Speech delivered by Dr. Simon Adams, Executive Director of the Global Centre for the Responsibility to Protect, at the Third International Ministerial Conference on the Victims of Ethnic and Religious Violence in the Middle East, Brussels, Belgium, 14 May 2018.
Thank you to the governments of Belgium and Lebanon, it is an honor to be invited here to speak to you today.
These are dark times. When we look at the global situation, we see that international humanitarian and human rights law are under unprecedented attack, with the perpetration of mass atrocities becoming almost routine in a number of conflicts. One region in particular has borne the brunt of the suffering. Although the Middle East and North Africa is home to only 5 percent of the world’s population, in 2014 the region accounted for 45 percent of the world’s terrorist incidents, 58 percent of battle-related deaths, 47 percent of internally displaced people, and 58 percent of refugees.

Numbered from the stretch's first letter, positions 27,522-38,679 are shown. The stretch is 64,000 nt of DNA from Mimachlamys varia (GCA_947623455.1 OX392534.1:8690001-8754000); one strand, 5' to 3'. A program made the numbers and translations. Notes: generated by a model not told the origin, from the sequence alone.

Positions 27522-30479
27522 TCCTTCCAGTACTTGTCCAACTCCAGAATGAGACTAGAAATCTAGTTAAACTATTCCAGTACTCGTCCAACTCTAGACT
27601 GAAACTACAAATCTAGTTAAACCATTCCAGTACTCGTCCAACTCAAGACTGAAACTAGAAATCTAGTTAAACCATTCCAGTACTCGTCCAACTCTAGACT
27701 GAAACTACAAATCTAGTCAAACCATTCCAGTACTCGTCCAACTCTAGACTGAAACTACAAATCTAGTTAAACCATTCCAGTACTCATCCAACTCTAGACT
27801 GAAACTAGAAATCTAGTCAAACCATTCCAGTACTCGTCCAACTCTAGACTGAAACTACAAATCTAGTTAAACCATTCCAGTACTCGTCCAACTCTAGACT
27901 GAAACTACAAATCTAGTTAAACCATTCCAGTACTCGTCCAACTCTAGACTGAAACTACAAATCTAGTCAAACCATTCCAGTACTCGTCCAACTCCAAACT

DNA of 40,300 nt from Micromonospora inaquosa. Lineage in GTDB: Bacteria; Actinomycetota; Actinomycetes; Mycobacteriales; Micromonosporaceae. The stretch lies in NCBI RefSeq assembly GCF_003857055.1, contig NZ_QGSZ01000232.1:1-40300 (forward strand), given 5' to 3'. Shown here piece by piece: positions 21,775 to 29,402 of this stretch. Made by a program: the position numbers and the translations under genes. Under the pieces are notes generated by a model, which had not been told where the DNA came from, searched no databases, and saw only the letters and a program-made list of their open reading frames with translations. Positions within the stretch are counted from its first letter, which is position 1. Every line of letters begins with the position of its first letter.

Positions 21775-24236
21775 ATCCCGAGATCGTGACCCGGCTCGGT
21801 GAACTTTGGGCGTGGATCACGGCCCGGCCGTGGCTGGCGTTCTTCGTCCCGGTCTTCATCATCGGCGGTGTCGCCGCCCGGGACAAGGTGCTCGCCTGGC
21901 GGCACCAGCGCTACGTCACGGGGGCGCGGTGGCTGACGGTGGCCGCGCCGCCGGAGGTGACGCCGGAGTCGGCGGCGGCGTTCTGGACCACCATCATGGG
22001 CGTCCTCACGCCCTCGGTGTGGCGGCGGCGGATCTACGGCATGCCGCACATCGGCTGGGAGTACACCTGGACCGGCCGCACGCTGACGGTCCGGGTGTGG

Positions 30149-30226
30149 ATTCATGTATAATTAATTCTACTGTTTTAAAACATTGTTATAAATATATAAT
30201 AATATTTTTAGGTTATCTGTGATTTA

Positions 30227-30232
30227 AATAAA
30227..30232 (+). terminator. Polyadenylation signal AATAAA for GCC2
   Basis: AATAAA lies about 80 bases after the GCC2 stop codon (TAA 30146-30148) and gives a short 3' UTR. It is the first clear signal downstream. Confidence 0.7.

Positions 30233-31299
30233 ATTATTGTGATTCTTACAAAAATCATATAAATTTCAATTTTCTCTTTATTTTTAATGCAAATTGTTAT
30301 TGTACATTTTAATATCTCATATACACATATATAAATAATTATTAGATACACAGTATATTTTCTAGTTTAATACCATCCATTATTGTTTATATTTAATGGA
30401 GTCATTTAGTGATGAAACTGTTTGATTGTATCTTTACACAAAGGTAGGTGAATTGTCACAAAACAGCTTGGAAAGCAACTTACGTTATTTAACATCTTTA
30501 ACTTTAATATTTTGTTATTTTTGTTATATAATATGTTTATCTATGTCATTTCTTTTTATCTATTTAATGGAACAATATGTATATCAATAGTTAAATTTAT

The number of people in the world displaced by persecution, conflict and atrocities is now at its highest level since the end of the Second World War, with 17.5 million people displaced in Yemen, Syria and Iraq alone.
Such statistics serve as a reminder that when armed conflicts metastasize they can destabilize entire regions and jeopardize millions of lives, throwing the international system into crisis and disrepute. This is why the prevention of mass atrocity crimes and upholding our collective responsibility to protect must be at the heart of our shared mission. Using Goal 16 of the Sustainable Development Goals (SDGs), over the next decade we need to improve our use of tools to help ameliorate conflicts where identity politics, social marginalization, economic inequality and resource disputes threaten fragile societies. And there is possibly nowhere in the world where this mission is more important than in the Middle East with regard to protecting vulnerable religious and ethnic minorities.
In particular, I want to emphasize that there is an intrinsic link between accountability and the prevention of mass atrocities. This forms an essential part of how we build resilient societies and meet the targets of SDG 16.